An Annotated Portfolio & Project Documentaries

Twenty-eight. Joining legs to the bench back rest.

April 17, 2013

For personal and family reasons and priorities, I haven’t worked much on the bench for the past month.  I had originally planned (!) to have it finished by the end of April, but since that was a self-imposed time frame, I’ve relaxed my schedule. And, besides, the making of tree art is only one of my creative practices ….

I’m also continuing with my relaxed standards for the quality of these posts, especially in literary terms.

Because of the size of the bench, and the crowded condition of my workshop, I decided to bring the bench up to our attached greenhouse.  As long as it’s sunny, the unfinished greenhouse is a comfortable, roomy, and well-lighted workspace.  And the deck serves as a good workbench.

Here are photos of my latest efforts to combine the back rest with the seat, and to add two legs:

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I’ve selected four swan neck pieces for the bench legs. In this photo, I’ve placed one of them to explore options for joinery that connects the leg to both the top and the bottom of the back rest.

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Using a piece of light cardboard, I’m starting to make a pattern for the coped cut out on the bottom of the back rest, the first of the two to receive the leg.

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After the pattern fits around the leg, it will be placed on the underside to mark for the actual cutting. I have added the matching letters “A” to keep the correct alignment when the pattern is transferred to the underside.

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So here’s the guideline for the cut out on the back rest base, to receive the leg.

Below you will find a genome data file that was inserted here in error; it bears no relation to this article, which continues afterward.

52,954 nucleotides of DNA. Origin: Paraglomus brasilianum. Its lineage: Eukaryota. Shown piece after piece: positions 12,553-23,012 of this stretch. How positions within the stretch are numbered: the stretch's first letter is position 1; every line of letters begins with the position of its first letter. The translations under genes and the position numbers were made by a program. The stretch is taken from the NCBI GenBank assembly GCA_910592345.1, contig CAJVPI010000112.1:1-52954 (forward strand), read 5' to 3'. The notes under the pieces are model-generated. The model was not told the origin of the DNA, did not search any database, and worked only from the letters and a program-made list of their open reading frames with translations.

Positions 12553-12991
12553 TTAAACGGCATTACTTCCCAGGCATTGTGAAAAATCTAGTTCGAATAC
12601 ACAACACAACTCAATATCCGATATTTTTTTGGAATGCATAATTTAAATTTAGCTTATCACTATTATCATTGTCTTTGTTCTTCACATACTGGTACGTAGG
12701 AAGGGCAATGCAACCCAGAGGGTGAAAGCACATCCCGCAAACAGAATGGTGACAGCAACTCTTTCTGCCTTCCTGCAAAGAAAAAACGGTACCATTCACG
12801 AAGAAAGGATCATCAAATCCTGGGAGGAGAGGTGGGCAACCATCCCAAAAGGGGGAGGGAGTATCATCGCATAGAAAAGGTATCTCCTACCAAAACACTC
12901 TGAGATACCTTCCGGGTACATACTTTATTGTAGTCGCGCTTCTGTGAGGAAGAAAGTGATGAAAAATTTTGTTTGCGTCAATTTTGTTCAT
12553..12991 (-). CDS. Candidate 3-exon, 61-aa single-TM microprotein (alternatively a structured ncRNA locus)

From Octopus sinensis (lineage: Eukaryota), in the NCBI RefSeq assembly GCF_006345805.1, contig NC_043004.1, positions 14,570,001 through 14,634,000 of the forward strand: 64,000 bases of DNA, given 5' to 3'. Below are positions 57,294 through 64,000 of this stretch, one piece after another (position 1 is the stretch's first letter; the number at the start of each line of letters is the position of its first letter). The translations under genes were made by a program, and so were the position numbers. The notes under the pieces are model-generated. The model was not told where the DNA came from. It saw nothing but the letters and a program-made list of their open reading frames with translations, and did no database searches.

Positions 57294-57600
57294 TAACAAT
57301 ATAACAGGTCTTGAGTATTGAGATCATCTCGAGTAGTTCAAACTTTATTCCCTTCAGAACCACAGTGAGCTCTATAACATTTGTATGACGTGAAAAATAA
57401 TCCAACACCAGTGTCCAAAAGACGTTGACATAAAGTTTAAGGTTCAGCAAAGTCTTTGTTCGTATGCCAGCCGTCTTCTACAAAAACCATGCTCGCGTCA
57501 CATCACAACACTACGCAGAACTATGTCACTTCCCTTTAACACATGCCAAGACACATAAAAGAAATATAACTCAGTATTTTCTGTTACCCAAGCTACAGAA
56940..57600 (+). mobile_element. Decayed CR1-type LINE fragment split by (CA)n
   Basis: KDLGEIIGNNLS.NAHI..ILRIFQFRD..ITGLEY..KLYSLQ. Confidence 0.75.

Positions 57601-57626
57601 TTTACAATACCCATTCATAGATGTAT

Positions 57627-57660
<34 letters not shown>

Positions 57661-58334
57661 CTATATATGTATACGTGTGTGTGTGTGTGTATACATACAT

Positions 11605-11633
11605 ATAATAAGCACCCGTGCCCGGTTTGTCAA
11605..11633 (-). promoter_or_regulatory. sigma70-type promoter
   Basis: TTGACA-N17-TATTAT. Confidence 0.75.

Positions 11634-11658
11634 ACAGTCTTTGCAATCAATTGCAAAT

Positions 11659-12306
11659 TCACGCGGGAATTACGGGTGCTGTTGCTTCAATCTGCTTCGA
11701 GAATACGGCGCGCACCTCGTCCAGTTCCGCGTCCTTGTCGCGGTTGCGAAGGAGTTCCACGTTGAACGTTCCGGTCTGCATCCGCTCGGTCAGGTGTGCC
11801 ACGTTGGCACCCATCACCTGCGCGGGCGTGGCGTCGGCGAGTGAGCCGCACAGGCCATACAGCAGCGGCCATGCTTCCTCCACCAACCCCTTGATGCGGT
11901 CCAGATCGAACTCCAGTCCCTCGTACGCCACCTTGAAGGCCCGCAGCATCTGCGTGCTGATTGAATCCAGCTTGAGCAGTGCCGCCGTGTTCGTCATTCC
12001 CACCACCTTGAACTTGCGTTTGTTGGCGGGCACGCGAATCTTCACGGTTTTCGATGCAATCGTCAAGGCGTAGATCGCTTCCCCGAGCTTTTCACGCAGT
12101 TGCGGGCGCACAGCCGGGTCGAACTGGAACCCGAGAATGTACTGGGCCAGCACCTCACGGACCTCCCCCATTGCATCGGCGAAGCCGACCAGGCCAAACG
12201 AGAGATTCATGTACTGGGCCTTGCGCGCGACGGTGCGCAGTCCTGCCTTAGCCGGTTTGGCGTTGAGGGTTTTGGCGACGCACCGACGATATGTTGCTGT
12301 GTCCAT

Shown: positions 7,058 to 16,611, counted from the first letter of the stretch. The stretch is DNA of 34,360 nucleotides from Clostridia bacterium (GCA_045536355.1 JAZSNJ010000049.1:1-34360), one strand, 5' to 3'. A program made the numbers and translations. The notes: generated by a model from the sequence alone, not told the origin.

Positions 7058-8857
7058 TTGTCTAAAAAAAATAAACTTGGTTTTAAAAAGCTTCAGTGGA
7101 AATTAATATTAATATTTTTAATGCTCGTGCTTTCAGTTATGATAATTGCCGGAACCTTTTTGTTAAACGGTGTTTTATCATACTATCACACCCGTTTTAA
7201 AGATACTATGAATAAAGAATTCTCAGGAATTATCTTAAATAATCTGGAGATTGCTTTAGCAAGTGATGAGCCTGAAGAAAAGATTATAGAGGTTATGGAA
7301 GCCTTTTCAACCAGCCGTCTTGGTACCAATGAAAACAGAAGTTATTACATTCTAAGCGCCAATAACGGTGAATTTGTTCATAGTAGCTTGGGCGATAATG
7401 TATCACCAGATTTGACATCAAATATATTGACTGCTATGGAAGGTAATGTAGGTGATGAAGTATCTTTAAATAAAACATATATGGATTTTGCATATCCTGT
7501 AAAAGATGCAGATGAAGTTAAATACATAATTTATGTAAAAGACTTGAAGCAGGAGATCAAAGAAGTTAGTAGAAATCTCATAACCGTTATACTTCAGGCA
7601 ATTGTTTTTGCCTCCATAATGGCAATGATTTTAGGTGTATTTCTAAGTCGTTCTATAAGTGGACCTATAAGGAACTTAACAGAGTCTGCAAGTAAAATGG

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The cut out is completed, and the back rest will be turned over for a test fit.

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This photo is the first in a series showing the cut outs in both the top and bottom of the back rest to receive the leg. It’s a top view, looking down after the cut out has been made in the top rail of the backrest. Notice the black line that has a matching line on the leg for correct realignment of the joints. Also in the photo is the grinder and special cutting wheel that works very well, with and against the grain, in “sculpting” these cut outs for the coped joinery.

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Another view of the cut outs. I decided to leave the leg “as is” and fit it fully into the two cut outs. It’s complicated to make just one of these kinds of joints because of the curves and slants of the cut out, and of getting the correct horizontal alignments of the legs so the bench sits firmly on the ground.

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This is another view of the leg fitted into the two cut outs, with the top joint showing the alignment marks I mentioned above.

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Viewed from the other side, the leg is securely fitted into the cut outs. At this point, I’m not sure how I will fasten the joints–whether I’ll dowel and glue them or use concealed wood screws to allow for disassembly because the bench is getting heavy and will be awkward to move.

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